Fight, Flight, Freeze, Or Fawn?

Fight or flight is a well known stress response that occurs when hormonal released in the body, prompting you to stay and fight or run and flee from danger.

Freeze and fawn are a broader collection of natural bodily reactions to stressful, frighting or dangerous events. This sympathetic nervous system response dates back to our ancestors coming face to face with dangerous animals.

Fight, Flight, Freeze or Fawn

Fight, flight or freeze are the 3 most basic stress responses. They reflect how your body will react to danger. Fawn is the 4th stress response that was identified later.

The fight response is your body’s way of facing any perceived threat aggressively. Flight means you body urges you to run from danger. Freeze is your body’s inability to move or act against a threat. Fawn is your body’s stress response to try to please someone to avoid conflict.

The goal of the fight, flight, freeze, and Fawn response is to decrease, end or evade danger and remain in a calm, relaxed state.

Signs of a fight response include:

  • Tight jaw
  • Grinding your teeth
  • Urge to punch someone or something
  • A feeling of intense anger
  • Needing to stomp or kick
  • Crying in anger
  • A burning or knotted sensation in your stomach
  • Attacking the source of danger

Flight is your body believes you cannot overcome the danger but can avoid it by running away, you’ll respond in a flight mode. A surge of hormones, like adrenaline, give your body the stamina to run from from danger longer than you typically could.

Signs of a flight response include:

  • Feeling fidgety, tense, or trapped
  • Constantly moving you legs, feet, and arms.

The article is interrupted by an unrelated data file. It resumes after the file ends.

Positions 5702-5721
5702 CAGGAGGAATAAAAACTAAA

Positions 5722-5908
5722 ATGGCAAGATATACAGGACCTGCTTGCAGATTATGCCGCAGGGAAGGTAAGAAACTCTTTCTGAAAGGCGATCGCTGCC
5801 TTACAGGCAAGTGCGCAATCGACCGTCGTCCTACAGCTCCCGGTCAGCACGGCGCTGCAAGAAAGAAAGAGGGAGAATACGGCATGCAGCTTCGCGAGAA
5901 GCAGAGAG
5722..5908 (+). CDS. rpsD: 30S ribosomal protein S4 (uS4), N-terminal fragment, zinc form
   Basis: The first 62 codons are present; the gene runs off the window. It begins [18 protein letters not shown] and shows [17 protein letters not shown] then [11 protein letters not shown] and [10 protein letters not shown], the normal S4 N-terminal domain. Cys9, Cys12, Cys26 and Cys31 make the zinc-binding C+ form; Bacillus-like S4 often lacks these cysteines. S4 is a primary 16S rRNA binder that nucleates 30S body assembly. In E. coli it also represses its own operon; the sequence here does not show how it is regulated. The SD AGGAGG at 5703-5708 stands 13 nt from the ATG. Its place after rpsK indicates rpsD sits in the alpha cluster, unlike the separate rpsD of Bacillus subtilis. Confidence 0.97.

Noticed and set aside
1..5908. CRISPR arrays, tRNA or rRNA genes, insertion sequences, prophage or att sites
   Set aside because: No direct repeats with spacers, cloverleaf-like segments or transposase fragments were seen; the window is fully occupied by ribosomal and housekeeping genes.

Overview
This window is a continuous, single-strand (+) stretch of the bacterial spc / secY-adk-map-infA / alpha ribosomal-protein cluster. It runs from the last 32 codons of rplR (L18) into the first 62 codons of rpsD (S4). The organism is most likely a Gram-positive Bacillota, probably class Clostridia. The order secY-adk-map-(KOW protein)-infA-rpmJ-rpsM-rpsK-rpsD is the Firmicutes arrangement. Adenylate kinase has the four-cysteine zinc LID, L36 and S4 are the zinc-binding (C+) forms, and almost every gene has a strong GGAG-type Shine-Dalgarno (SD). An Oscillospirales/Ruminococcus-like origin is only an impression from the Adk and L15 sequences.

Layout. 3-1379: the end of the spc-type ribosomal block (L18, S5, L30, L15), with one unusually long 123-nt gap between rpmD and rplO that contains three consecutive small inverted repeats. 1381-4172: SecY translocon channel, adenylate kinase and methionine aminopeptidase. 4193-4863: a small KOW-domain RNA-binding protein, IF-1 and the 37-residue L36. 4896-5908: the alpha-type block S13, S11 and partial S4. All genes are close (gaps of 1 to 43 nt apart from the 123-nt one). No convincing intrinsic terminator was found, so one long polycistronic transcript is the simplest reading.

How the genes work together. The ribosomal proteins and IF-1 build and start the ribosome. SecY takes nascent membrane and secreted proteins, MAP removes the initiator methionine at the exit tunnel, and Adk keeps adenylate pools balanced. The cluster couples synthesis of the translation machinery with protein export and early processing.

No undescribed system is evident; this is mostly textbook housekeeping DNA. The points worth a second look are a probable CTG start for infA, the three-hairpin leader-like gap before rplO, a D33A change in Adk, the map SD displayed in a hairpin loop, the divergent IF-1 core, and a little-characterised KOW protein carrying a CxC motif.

• A restless body
  • A feeling of numbness in your arms and legs
  • Dilated darting eyes

What is freeze or Fawn?

Freeze and Fawn are also stress responses but they don’t involve decisive actions.

Freeze. The stress response causes you to feel stuck in place. This happens when your body doesn’t think you can fight or get away from a danger,

Signs of the freeze response include:

  • A sense of dread
  • Pale skin
  • Feeling stiff, heavy, cold, and numb
  • A loud pounding heart
  • A decreased heart rate

Fawn. This response is used after an unsuccessful fight, flight, or freeze attempt. The Fawn response occurs primarily in people who grew up in abusive families or situations.

Signs of a Fawn response include:

  • Over-agreeing
  • Trying to be overly helpful
  • Primary concern with making someone else happy

What Causes the Fawn Response?

The Fawn response often covers up distress and the damage someone is feeling inside due to trauma. It’s a common reaction to childhood abuse. The Fawn response is your body’s emotional reaction that involves becoming highly agreeable to the person abusing you.

The Fawn response can cause confusion and guilt if you have PTSD. Even if you’re being treated poorly, your instinct drives you to soothe over your abuser instead of resorting to the fight or flight response.

Signs of fawning behavior include:

  • Over dependence on the opinions of others
  • Little or no boundaries
  • Vulnerability to narcissists
  • Being easily controlled and manipulated

The Fawn response is believed to occur in people who grew up with narcissistic parents. They may have been neglected or rejected constantly as a child. Being helpful and agreeable was their only means of survival.

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